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  1. #1

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    convert 116 to accept 120

    I recently came into possession of an old Kodak No.2 folding Camera. Research has told me this camera used 116 mm film no longer available.
    My question, Can this camera be converted in any way to use 120 film in use today?
    would dearly like to use this interesting old folding camera.
    any thoughts ideas would be greatly appreciated.
    thanking you in advance for any suggestion.
    Larry B.

  2. #2
    Canuck's Avatar
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    If you had a spindle for it, you maybe able to respool it onto it. I used to do it for 620 and it worked!

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    116/616 is bigger then 120 so you can't just respool. Somebody was selling an "adapter" that fit underneat the 120 spool and above it. That let you use 120 film in 116 cameras. I don't think it was very complicated.

    OTOH you had some 116 spools and some backing paper you could buy 70mm film and respool that. You'll need to look for an old film tank that handles 116.

  4. #4
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  5. #5
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    You can get 116 from:
    https://www.central-camera.com/films4classics.asp

    The bad news is the price - probably more than the camera cost you! You could maybe pick up a roll for the spool, but it's probably cheaper to buy another camera.

    I found it looking for 122 - not THERE's a format...

    Ian

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    It may be expensive, but it's fun to put one roll of film through any camera, especially if the camera has sentimental value.

    I've shot some 122 in a Folding Pocket Kodak 3A and it's interesting. Even if I don't put many rolls through that camera, I had some interesting comments while I had it on a tripod in public. These bigger/older cameras are attention getters to some extent.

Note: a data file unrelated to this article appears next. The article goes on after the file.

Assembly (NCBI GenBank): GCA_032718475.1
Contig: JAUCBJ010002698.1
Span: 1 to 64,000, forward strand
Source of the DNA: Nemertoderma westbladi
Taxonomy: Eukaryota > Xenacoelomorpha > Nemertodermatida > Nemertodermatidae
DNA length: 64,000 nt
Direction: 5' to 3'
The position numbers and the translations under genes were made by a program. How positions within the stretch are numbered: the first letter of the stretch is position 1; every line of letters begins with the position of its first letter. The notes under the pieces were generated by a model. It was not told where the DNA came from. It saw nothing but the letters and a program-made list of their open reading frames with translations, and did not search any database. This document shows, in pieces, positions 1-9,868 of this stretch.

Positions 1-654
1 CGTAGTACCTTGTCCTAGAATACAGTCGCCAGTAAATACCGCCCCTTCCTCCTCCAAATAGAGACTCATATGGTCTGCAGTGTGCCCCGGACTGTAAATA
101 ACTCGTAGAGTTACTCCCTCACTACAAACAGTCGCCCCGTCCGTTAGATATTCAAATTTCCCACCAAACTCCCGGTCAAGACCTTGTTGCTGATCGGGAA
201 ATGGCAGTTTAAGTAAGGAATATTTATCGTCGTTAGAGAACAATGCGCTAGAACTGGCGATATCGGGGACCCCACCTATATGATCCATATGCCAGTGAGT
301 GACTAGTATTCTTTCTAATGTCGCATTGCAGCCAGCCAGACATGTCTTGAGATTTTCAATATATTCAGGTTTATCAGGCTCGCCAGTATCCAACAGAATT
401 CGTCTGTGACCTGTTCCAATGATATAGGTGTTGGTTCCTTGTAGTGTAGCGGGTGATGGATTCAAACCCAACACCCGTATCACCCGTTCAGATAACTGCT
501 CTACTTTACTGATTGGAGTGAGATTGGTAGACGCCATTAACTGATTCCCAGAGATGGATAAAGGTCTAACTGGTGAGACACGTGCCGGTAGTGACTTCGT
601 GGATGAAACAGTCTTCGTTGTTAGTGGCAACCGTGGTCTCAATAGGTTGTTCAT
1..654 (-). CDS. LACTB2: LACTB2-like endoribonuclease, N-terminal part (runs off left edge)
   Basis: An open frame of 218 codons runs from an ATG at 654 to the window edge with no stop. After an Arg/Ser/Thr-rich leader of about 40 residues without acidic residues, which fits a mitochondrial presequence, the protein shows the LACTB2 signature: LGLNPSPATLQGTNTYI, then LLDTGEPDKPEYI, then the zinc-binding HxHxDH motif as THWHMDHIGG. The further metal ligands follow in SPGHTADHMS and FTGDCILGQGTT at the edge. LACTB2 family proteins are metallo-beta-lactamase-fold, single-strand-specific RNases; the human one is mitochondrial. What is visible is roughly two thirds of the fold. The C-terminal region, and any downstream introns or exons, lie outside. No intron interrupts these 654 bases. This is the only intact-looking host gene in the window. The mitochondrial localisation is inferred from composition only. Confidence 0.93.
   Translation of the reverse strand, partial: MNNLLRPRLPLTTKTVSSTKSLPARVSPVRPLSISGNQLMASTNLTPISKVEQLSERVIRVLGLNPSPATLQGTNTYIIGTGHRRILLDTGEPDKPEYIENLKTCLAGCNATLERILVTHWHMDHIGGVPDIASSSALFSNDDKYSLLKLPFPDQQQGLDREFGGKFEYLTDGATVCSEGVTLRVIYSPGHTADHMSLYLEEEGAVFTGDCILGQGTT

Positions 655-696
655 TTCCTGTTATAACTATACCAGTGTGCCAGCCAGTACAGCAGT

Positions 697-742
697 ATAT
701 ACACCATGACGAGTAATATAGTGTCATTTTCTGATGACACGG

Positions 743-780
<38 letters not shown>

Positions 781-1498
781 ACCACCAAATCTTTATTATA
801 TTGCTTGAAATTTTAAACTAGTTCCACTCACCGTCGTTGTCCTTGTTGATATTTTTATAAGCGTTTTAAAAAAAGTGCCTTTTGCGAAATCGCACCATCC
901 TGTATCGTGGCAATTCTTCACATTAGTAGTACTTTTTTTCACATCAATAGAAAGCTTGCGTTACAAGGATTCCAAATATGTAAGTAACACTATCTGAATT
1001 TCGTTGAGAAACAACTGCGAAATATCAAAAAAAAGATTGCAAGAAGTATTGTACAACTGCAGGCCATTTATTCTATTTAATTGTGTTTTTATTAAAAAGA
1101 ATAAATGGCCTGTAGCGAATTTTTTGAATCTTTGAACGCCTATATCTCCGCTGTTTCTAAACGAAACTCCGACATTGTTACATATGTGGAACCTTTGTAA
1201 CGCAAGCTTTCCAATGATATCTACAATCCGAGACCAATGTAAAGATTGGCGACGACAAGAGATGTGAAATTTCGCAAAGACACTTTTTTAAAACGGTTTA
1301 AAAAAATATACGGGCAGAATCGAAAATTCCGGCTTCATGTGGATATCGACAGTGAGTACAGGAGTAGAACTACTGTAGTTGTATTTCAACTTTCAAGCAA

Diane

    Halak 41

  7. #7
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    There are several methods of converting 116 cameras to use 120 film. The simplest is to put spacers at one end of the 120 spools (so you're shooting off center in the original frame mask), to put the 6x4.5 framing track under the red window and the camera's film advance key operating directly on the 120 spool; you can temporarily mask off the original frame with gaffer tape, or use a piece of opaque plastic for a more durable mask, to provide a support for the otherwise free-hanging edge of the film. You'll have to use about 2.5 frames on the 6x4.5 track to cover the 11 cm frame of the 116 camera, and you'll then get 6 images on a roll.

    Alternately, if you have a couple 116 spools, you could buy some 70 mm bulk film, cut it to the appropriate length, make up backing paper from two strips of 120 backing (putting the 6x6 framing track under the red window), and use every other number, again getting six frames on a roll the same length as 120. You'd need a 70 mm reel, of course (most older plastic tanks accepted 116, though eBay sellers aren't likely to know it), and the emulsion choices in 70 mm are somewhat limited, but it would let you shoot in the original format (with only a small intrusion of the sprocket holes in the extreme edges of the image).